According to a new report from CoreLogic, single-family home prices in the Dallas-Plano-Irving metropolitan area were up 10.4 percent in April 2014 compared to the same period last year. On a month-over-month basis, home prices increased by 2.4 percent in April 2014 compared to March 2014.
These numbers are down only slightly from those reported in March 2014, when there was an 11 percent bump in Dallas home prices and an 11.1 increase across the country. But those April stats still secured Dallas’ No. 7 sport nationally.
What’s happening in Dallas is right in line with the nationwide year-over-year increase of 10.5 percent and month-over-month increase of 2.1 percent. This marks the 26th consecutive month of year-over-year nationwide home price gains; however, this is the smallest year-over-year increase since February 2013.
Although CoreLogic experts anticipate the dearth of inventory — which perhaps explains this lunacy in Sachse — will continue to drive up home prices, they also expect continued appreciation slowdown nationwide. In fact, the CoreLogic HPI forecast predicts only a 6.3 percent increase in home prices from April 2014 to April 2015.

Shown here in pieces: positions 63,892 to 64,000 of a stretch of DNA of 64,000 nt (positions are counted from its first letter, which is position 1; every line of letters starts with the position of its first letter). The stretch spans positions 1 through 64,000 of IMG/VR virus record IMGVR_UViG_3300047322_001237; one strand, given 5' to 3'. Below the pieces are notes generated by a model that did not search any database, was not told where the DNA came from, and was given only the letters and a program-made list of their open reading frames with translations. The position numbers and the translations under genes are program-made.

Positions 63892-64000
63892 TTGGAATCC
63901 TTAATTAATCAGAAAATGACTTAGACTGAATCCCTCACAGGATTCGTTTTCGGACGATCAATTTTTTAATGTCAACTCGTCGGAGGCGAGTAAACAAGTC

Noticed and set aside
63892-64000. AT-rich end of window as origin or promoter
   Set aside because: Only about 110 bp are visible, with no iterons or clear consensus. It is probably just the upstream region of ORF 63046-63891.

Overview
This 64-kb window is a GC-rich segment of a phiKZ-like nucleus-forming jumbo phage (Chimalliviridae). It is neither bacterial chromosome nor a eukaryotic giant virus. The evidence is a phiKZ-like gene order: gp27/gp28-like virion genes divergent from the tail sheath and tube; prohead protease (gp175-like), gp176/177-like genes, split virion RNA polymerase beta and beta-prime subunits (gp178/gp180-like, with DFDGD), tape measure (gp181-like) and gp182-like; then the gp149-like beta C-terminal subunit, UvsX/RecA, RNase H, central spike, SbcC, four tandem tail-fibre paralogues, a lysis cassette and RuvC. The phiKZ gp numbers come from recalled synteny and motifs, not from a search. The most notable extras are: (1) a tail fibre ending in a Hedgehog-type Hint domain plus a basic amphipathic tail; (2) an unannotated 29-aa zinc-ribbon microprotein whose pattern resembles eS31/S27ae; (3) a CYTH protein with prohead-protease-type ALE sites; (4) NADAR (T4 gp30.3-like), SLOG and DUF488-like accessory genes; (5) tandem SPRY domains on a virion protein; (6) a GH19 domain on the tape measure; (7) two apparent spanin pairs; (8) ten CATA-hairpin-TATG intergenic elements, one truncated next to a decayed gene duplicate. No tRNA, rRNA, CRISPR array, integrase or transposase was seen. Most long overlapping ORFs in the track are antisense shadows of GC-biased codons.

Back in the Lone Star State, CoreLogic reports a 10.3 percent year-over-year increase in the home price index (HPI), which puts Texas in the No. 10 position among the 50 states. The Houston metro area bucks the slowdown trend, reporting gains of 14.1 percent over April 2013 (up from 13.7 percent in March 2014) — enough to earn a No. 3 spot nationally compared to other major cities. Houston ranks behind only the Riverside-San Bernadino-Ontario and Los Angeles-Long Beach-Glendale areas of California.
To determine the HPI, CoreLogic, a residential property information, analytics and services provider, looks at price, time between sales, property type, loan type and distressed sales. The CoreLogic HPI is a repeat-sales index that tracks increases and decreases in sales prices for the same single-family homes over time, which provides a more accurate “constant quality” view of pricing trends, as opposed to views of pricing trends based on analysis of all home sales.